Once Upon a Time... : Magic Tales and their Meanings
Maria Beissinger, Department of Slavic Languages and Literatures
In "Once Upon a Time," Maria Beissinger guides students as they re-encounter fairy tales, teaching them to unpack those stories as texts and performances, and helping them explore how to understand the genre as a window onto culture. "Everything in this class was just perfect," a recent student explained, "The assignments gave us intellectual liberty, a visit from a professional storyteller gave our readings and classes a whole new dimension, and the visit to the Cotsen Children's Library was mesmerizing."
Ethics in Finance
J.C. de Swaan, Department of Economics
"I believe I now approach the world a little differently," a student from J.C. de Swaan's "Ethics in Finance" opined as a recent term came to a close. "I don't know if I can point to a pool of knowledge and say 'that's what I learned,' but I think I approach decisions differently." These kinds of intellectual alterations derive from they ways that "Ethics in Finance" asks students to think about financial markets as spaces of human interaction, and therefore as sites where systemic and individual choices can be evaluated using moral and political philosophy.
What is a Great Experiment?
Shirley Tilghman, Department of Molecular Biology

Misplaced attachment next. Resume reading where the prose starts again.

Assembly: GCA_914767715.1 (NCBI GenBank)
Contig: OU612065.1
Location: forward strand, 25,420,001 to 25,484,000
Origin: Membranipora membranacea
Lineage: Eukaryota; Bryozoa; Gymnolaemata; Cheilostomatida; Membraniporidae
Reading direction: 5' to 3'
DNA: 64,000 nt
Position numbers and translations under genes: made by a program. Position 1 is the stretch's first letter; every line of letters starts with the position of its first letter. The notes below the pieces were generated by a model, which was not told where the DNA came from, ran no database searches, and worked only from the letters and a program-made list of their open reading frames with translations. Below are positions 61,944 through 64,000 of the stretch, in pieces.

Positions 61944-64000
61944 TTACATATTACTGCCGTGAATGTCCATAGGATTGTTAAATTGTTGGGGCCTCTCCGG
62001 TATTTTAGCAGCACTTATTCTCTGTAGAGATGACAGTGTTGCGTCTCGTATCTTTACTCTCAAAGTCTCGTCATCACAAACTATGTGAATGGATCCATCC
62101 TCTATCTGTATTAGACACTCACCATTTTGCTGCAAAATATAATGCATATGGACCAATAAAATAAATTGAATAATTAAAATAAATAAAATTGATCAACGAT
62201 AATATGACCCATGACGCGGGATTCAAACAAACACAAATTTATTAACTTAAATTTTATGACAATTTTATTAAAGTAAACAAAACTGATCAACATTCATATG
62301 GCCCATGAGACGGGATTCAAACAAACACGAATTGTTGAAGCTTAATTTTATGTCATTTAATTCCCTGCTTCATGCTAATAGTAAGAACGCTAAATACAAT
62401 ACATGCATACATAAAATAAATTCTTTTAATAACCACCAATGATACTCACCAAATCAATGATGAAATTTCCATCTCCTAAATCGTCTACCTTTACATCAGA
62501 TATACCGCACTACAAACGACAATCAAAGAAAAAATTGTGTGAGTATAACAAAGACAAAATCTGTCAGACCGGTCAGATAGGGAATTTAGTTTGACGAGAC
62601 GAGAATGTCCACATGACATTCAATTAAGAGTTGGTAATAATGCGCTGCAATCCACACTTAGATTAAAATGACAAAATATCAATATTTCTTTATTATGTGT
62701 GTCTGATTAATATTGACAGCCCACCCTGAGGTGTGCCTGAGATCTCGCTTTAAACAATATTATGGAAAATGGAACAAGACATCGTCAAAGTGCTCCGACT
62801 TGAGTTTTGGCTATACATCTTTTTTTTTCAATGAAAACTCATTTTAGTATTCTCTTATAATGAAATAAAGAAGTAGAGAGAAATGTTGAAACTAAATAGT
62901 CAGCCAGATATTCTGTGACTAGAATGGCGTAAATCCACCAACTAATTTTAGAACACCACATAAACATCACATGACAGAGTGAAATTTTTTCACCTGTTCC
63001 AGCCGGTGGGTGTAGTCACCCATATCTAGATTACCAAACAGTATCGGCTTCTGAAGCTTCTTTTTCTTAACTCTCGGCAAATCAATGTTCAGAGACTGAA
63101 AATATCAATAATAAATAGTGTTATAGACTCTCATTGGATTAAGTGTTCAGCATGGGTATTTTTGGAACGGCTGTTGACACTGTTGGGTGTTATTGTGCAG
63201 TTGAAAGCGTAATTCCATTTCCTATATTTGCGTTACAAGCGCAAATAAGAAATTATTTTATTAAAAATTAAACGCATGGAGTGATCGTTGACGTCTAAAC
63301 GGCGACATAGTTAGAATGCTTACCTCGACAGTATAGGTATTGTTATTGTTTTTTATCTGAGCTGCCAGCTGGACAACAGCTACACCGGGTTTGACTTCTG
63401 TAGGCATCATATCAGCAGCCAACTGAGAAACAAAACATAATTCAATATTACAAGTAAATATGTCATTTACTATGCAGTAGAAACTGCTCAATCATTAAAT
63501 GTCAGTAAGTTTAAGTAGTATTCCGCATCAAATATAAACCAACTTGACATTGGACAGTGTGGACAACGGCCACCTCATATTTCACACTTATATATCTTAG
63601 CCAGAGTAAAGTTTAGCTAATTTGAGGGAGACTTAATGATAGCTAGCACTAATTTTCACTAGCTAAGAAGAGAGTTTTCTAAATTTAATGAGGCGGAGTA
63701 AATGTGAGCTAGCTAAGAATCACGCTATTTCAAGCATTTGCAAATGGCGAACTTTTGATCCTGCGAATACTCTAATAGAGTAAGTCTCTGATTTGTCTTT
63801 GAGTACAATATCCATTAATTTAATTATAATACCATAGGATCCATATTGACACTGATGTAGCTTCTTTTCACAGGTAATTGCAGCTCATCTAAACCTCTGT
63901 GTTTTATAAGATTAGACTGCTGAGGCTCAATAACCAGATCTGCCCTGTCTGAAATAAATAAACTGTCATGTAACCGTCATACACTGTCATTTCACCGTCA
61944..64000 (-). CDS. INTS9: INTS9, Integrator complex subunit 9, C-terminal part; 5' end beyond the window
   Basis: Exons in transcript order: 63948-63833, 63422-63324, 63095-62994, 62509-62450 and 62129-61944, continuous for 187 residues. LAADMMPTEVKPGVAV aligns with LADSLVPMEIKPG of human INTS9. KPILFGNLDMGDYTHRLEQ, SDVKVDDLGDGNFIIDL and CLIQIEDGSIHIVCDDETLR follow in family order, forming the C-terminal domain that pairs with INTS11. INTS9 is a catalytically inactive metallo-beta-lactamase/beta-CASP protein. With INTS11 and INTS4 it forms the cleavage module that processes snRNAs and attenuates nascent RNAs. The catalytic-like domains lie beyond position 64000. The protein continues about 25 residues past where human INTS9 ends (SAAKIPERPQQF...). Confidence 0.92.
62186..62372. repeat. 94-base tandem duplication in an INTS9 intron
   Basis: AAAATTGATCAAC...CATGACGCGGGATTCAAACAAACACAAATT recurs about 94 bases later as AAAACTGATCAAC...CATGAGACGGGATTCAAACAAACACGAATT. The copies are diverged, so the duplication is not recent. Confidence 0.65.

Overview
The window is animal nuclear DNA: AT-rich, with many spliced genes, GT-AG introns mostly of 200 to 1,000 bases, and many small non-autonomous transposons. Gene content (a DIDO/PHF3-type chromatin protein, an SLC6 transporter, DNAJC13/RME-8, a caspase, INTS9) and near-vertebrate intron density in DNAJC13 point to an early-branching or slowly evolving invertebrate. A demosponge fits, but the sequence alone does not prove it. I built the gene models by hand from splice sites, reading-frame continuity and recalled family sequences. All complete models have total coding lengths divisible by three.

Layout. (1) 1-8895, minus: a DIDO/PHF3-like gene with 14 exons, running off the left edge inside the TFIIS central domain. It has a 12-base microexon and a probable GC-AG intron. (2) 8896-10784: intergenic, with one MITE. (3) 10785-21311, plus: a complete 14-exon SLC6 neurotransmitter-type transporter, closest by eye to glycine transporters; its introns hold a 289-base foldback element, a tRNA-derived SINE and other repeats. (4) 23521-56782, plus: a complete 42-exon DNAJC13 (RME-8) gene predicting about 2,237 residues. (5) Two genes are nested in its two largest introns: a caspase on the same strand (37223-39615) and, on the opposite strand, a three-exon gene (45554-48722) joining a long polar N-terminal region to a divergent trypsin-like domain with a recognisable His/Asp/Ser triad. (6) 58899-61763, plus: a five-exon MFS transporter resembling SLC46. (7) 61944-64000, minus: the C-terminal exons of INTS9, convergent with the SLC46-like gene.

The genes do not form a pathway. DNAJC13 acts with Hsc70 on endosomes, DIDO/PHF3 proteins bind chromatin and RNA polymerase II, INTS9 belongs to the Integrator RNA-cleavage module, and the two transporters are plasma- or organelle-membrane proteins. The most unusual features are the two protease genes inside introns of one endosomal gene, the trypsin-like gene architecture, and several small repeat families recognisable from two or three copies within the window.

This elegantly simple question drives the series of case studies that Shirley Tilghman deploys over the term. Each is designed both to illuminate fundamental aspects of scientific exploration and to explicate the ways scientific knowledge is produced. The experience "made me change my intended major from Neuroscience to Molecular Biology," one student revealed, noting its allure beyond those already interested in STEM classes. Meeting with the thinkers they were studying only heightens students' enjoyment, making the course "a remarkable and incredible experience" that many never forget.
Mother Tongues: Language and National Identity
Mariana Bono, Department of Spanish and Portuguese
"Mother Tongues" teaches students to unpack languages, as systems and as institutions, so as to uncover the dynamics of ideology, identity, and power that stream through them. Guided by Mariana Bono, students are not only introduced to linguistics as a field of study (they often go on to take more), they also emerge from the course with a heightened sense of the produced nature of various elements of human society. "I gained a wonderful understanding of how language shapes society, culture, and nations," one student explained, a feature others described as "eye-opening."
The Science and Art of Mapping the World
Catherine Riihimaki, Council on Science & Technology
In Catherine Riihimaki's "The Science and Art of Mapping the World" students encounter maps—ancient and modern, paper and digital—as products of human creation, and therefore as revelatory of the constraints and agendas of their makers. In addition to practical skills that they subsequently can use across a variety of fields, students are trained to look for subjectivity in tools that, unexamined, may seem objective. "I was exposed to something I had never heard of before," one student remarked. Others reflected on the "special opportunity" of using Lewis Library's GIS Lab in combination with the various holdings of the Art Museum.